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Catalyst Charts Growth of Women on America's Corporate Boards

317 of the Fortune 1000 have Multiple Women Board Directors Making Catalyst's Blue Ribbon Board

In growing numbers, women are pushing open the doors to America's corporate board rooms and taking a seat at the table of the largest companies in the world. In the 2001 Census of Women Board Directors of the Fortune 1000, Catalyst found that women now hold 12.4% of all board seats in the F500, up from 11.2% in 1999 and 10.9% of all board seats in the F1000, up from 10% in 1999.

"Catalyst measures the number of women board directors because in business, what gets measured gets done," said Catalyst President Sheila Wellington. "We have seen a 25.8% increase in the number of Fortune 500 companies with women on their boards since we started counting. Between 1993 and 1996 the number jumped from 345 companies with at least one woman on their board to 417. The pace the slowed over the last five years and there are now 434 companies."

"If the rate of change remains constant in the F500, women will occupy 25% of the board seats by 2027," said Wellington. "We have not cracked the glass ceiling yet, but women are slowly chipping away at it. One company and one seat at a time."

Each year since 1993, Catalyst has conducted a census of the F500 to count how many women serve on corporate boards. Each census serves as a marker for corporate America of accomplishment and of work yet to be done. In this 2001 Census, sponsored by Sara Lee Corporation, Catalyst provides for the second time an expanded look at corporate governance in all F1000 companies. Last year, these companies employed over 29 million people and generated more than 8 trillion dollars in revenue.

"To recognize companies heading toward critical mass, Catalyst developed the Blue Ribbon Board. This is the list of F1000 companies having more than 2 women on their board of directors," said Wellington. "Although slow, change is happening. In 1999 the Catalyst Blue Ribbon Board had 296 companies. This year the number has risen to 317 companies."

Women Making a Difference: F500 vs. F501-1000

Corporate America is beginning to take notice that women in the boardroom do make a difference and the F500 companies are far ahead of the F501-1000 companies in understanding the benefits of having a woman's point of view when making corporate decisions. In the first year of the Catalyst census, 155 of the F500 companies had no women board directors. In Catalyst's ninth year of counting, only 67 of the F500 still have no women.

"In expanding the census to the F501-1000 companies, Catalyst is working to focus the attention of corporate America's smaller companies on improving women's presence in the board room. In the second survey of this group, the number of companies with at least one woman board director has dropped from 62% (303) companies to 60.6% (310) companies," said Wellington. "Furthermore, the percent of companies with multiple women has decreased from 100 to 95 companies over the last two years."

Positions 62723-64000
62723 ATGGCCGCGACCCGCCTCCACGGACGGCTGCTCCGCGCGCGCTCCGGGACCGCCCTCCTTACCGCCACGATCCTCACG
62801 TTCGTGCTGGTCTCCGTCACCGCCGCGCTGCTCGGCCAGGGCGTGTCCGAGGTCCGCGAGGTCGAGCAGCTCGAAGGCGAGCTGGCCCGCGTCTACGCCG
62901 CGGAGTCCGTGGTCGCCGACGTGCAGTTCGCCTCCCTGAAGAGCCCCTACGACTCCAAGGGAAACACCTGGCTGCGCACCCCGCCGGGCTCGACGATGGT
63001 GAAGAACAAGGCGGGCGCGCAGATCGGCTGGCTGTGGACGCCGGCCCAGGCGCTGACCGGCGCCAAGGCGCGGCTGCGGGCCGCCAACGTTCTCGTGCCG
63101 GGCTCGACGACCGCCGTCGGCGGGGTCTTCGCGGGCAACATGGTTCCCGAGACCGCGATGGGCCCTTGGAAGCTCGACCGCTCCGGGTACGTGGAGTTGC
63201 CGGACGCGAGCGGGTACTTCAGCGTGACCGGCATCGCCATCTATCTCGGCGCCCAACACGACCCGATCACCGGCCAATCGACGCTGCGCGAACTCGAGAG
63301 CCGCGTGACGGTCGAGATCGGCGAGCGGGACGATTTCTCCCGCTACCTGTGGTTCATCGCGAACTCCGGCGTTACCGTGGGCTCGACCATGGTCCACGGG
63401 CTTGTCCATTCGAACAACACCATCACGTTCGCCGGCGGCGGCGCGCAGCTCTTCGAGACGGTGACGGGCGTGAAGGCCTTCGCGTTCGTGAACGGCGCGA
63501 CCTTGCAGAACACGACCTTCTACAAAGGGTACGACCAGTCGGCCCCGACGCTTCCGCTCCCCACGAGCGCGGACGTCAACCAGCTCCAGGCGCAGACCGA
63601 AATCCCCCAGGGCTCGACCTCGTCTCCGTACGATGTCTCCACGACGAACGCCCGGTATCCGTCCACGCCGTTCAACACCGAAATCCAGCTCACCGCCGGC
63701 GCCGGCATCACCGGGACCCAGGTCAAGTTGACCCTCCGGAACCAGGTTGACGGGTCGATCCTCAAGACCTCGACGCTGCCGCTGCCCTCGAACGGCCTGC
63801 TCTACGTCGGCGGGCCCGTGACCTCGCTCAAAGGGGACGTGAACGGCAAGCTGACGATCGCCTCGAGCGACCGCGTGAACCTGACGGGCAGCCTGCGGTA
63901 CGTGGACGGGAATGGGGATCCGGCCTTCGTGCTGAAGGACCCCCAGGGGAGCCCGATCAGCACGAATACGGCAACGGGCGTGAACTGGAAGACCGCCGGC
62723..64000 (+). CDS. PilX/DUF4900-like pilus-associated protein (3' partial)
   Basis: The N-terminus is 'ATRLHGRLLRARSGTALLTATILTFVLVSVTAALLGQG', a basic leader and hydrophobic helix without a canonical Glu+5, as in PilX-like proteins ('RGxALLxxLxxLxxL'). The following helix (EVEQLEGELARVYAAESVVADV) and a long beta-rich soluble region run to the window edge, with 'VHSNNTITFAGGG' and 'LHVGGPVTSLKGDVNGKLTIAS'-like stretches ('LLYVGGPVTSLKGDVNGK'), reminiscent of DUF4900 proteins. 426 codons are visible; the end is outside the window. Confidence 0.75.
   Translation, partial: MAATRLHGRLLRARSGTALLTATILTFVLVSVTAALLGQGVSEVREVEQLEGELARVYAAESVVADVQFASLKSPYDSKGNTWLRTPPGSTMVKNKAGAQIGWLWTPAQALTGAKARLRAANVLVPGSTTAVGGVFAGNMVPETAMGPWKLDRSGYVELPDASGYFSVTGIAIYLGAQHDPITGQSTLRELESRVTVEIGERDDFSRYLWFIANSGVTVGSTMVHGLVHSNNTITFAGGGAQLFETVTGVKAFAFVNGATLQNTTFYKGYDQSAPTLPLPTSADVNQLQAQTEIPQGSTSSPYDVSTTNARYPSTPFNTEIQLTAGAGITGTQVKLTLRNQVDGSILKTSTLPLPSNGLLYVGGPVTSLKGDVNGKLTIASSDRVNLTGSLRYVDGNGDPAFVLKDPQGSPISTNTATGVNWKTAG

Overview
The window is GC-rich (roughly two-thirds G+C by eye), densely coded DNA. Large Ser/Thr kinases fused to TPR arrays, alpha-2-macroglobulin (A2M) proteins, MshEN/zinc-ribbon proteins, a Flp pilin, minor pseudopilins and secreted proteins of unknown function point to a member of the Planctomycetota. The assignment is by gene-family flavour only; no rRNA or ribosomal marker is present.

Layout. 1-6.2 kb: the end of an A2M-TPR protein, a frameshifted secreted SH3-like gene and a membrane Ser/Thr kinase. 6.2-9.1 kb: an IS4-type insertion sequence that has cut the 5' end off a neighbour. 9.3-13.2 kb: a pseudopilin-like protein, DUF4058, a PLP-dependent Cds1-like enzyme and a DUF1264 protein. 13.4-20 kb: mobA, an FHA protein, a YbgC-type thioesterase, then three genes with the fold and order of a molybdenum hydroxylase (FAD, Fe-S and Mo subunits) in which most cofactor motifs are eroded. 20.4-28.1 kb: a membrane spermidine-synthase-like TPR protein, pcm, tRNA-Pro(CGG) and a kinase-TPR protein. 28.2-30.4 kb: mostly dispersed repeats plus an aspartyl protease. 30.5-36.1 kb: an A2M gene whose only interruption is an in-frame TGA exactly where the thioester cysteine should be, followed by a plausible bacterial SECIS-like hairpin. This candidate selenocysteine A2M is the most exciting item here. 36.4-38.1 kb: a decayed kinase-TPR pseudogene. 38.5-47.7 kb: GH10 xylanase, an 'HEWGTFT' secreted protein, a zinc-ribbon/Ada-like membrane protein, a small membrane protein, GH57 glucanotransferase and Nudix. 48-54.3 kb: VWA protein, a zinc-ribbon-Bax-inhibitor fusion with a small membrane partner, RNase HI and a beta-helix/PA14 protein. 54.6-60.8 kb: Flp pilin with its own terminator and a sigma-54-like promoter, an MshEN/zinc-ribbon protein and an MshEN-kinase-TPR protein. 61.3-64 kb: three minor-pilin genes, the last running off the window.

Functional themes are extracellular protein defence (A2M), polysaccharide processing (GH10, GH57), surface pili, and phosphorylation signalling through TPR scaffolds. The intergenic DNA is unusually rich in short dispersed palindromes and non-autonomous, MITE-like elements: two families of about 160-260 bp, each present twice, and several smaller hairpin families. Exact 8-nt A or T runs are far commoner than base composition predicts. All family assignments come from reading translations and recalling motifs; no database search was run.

Women of Color on Corporate Boards

Women of color comprise about 2% of the F1000 boards seats and 18.1 % of the board seats held by all women. They hold 178 of the 8,941 seats among the 839 companies for which Catalyst could confirm race and ethnicity. Of the 178 seats

  • 131 seats are held by African American Women
  • 30 seats are held by Hispanic Women
  • 15 seats are held by Asian American women ΓΌ 2 seats are classified as "other

Women on Corporate Boards in the F500: Regional Change Between 1996 and 2001

When Catalyst looked at changes by state and region over the last five years, there were surprising differences. The nationwide numbers show:

  • Increase in the percent of Board Seats Held by Women from 10.2 % in 1996 to 12.4% in 2001.
  • Increase in the number of Seats Held by Women from 626 in 1996 to 735 in 2001.
  • Increase in the number of Companies with at Least One Woman Director from 417 in 1996 to 434 in 2001.

"Catalyst works with corporations through our Corporate Board Placement service to identify woman for corporate boards around the country," said Wellington. "Companies are looking for woman who have profit and loss experience with an entrepreneurial spirit and an ability to contribute strategic advice to company decisions."

The sponsor of this study for the fourth year in a row is the Sara Lee Corporation.

About Catalyst: Catalyst is a nonprofit research and advisory organization working to advance women in business and the professions, with offices in New York, California and Toronto. The leading source of information on women in business for the past four decades, Catalyst has the knowledge and tools that help employers and women maximize their potential. Our solutions-oriented approach-through research, Advisory Services, Corporate Board Placement, and the Catalyst Award-has earned the confidence of global business leaders. For additional information or to obtain a copy of this report, please visit our web site at www.catalystwomen.org or call 212-514-7600.